When a child enters foster care the circumstances almost always involve a distressed family situation. Those who welcome a child in a foster home face challenges as well. Managing the situation on both sides of that dynamic may leave little room for the extras that make life easier. A new free boutique that just opened in Wallingford is providing a solution for those in the foster system who may need a helping hand.
Fostering Family Hope is the driving force behind this project, according to the Record-Journal’s Kate Ramunni, who covered the grand opening of The Closet last week. Clothes, toys, personal care items, backpacks and more are all on display and free at the boutique’s 31 Hall Ave. location. Access is available by appointment.
The store is open to all families connected to any aspect of foster care in Connecticut. This includes families receiving preventative care, trying to stay together before a child is removed, as well as those in the process of reunification with biological families or those who will eventually move on to adoption, said co-founder and co-Executive Director Erin Johnston.
There are about 600 children in foster care in Meriden, Wallingford and Cheshire, and about 3,000 placements statewide.
The grand opening was attended by local luminaries, including Mayor William W. Dickinson Jr., Miss Teen Connecticut Maddie Ruggiero, Quinnipiac Chamber of Commerce Executive Director Ray Andrewsen and officials from Fostering Family Hope, including Johnston and co-founder Megan Pearson.
Dickinson said, “Children and families — you can’t get more basic than that, and caring for those in the foster system. Support this organization. We are proud to have it in our downtown.”
Many at the event have a personal connection to the project and foster care needs.
Ruggiero, 14, has worked on fundraisers for the organization. She said her family is in the process of becoming a foster family, “so it is amazing that this (boutique) is here for all the kids and it will be great for more kids that come into Wallingford as well.”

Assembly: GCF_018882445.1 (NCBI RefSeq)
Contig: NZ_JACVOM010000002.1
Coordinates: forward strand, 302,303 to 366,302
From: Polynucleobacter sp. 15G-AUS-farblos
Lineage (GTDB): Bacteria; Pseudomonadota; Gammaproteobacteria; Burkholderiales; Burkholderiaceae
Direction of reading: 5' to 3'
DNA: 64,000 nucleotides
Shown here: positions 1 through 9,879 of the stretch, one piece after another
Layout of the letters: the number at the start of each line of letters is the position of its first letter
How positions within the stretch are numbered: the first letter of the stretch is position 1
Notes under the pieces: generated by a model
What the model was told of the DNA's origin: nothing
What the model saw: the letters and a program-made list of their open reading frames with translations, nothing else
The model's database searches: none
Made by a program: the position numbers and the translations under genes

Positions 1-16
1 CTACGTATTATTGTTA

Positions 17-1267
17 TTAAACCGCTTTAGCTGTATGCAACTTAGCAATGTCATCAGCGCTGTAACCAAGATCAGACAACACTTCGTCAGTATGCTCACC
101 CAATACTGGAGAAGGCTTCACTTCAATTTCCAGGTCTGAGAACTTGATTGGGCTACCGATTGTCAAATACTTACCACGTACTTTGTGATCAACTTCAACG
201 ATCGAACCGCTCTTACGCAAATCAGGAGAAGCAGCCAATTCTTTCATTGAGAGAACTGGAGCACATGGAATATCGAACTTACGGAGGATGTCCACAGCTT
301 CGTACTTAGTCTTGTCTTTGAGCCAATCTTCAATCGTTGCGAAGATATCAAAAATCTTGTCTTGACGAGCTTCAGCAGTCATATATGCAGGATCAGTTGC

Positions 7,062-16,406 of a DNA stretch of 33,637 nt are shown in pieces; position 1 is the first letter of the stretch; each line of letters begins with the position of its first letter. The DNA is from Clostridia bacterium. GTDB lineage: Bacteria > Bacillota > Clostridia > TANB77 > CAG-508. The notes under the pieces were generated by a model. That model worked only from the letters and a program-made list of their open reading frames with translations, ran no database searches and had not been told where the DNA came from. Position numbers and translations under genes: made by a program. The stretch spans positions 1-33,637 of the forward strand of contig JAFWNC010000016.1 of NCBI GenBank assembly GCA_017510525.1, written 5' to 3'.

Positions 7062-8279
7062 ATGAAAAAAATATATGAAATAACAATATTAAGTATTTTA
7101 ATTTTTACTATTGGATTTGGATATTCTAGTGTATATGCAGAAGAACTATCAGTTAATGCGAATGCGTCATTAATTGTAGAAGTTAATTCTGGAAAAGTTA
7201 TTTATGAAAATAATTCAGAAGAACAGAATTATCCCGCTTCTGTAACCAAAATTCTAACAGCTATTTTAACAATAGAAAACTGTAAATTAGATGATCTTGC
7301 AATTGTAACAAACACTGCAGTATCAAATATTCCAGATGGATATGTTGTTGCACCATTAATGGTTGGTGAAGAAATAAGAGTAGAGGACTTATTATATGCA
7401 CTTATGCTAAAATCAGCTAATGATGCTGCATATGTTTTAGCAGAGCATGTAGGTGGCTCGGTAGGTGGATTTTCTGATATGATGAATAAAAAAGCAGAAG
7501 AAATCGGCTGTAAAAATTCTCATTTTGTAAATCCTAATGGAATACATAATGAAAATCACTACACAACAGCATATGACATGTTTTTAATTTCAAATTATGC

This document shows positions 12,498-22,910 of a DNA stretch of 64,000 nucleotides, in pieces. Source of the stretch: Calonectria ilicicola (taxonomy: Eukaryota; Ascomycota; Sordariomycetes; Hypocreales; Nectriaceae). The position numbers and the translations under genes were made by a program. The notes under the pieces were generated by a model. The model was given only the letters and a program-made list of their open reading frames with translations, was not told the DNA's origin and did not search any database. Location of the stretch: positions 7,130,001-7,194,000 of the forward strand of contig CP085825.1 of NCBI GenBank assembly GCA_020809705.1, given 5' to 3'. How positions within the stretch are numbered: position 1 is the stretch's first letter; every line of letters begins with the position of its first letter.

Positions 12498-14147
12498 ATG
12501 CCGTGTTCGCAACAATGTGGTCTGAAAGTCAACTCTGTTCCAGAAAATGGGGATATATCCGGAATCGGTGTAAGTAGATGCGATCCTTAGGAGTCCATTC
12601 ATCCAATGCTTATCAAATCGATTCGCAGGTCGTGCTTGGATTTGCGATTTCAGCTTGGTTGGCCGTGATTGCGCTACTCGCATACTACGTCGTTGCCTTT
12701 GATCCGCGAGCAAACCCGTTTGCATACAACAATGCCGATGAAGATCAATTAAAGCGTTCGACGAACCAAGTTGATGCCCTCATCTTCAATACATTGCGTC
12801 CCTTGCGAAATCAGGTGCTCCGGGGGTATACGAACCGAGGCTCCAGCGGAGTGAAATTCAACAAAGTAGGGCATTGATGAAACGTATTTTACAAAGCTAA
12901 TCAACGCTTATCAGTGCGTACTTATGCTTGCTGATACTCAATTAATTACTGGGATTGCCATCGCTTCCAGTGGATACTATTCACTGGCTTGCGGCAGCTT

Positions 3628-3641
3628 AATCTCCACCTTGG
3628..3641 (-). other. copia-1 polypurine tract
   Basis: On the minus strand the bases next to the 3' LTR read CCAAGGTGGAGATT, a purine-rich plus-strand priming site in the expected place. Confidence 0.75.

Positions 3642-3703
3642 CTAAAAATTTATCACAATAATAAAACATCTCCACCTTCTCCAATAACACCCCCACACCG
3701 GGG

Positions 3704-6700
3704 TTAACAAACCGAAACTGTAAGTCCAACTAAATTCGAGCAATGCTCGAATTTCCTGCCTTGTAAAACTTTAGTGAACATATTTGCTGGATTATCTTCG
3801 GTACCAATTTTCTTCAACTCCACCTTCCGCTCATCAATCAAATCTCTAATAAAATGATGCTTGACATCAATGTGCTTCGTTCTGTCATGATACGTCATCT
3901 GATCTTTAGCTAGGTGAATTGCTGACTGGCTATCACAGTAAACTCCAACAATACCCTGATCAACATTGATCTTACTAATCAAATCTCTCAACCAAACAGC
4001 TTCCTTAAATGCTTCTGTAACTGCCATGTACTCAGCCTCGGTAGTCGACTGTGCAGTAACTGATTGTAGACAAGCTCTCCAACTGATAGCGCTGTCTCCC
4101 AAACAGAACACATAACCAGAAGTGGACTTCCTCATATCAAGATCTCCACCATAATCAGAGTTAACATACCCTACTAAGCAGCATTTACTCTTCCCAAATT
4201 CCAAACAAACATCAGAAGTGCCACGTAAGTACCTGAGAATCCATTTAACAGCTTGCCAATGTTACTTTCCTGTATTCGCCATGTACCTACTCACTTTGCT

Johnston and Pearson are both foster parents. Johnston said, “We saw a large need in the foster care community and that was with clothing, toiletries — things when kids were first coming into care — so we generated this idea of helping each other out and helping other foster families out that we knew and it grew into this network and now a boutique we are opening today.”
She emphasized that all items are free. “They get all of their toiletries, they get shoes, clothing, toys, anything that they might need while they’re in foster care.”
Johnston and other Fostering Family Hope supporters say the next step is to make sure the community gets involved. People who can help by becoming a monthly sponsor will be essential for keeping the doors open and the shelves filled.
This is a tremendous opportunity for community involvement, a project to rally around that no doubt can use all kinds of support. The benefit will go directly to people who live in our local towns, or state, and could be considered part of our big, extended family. Helping to make life for those families — and the kids they’re working hard to nurture — a little easier is doable. The boutique has established a way to give that help and everyone is invited to participate.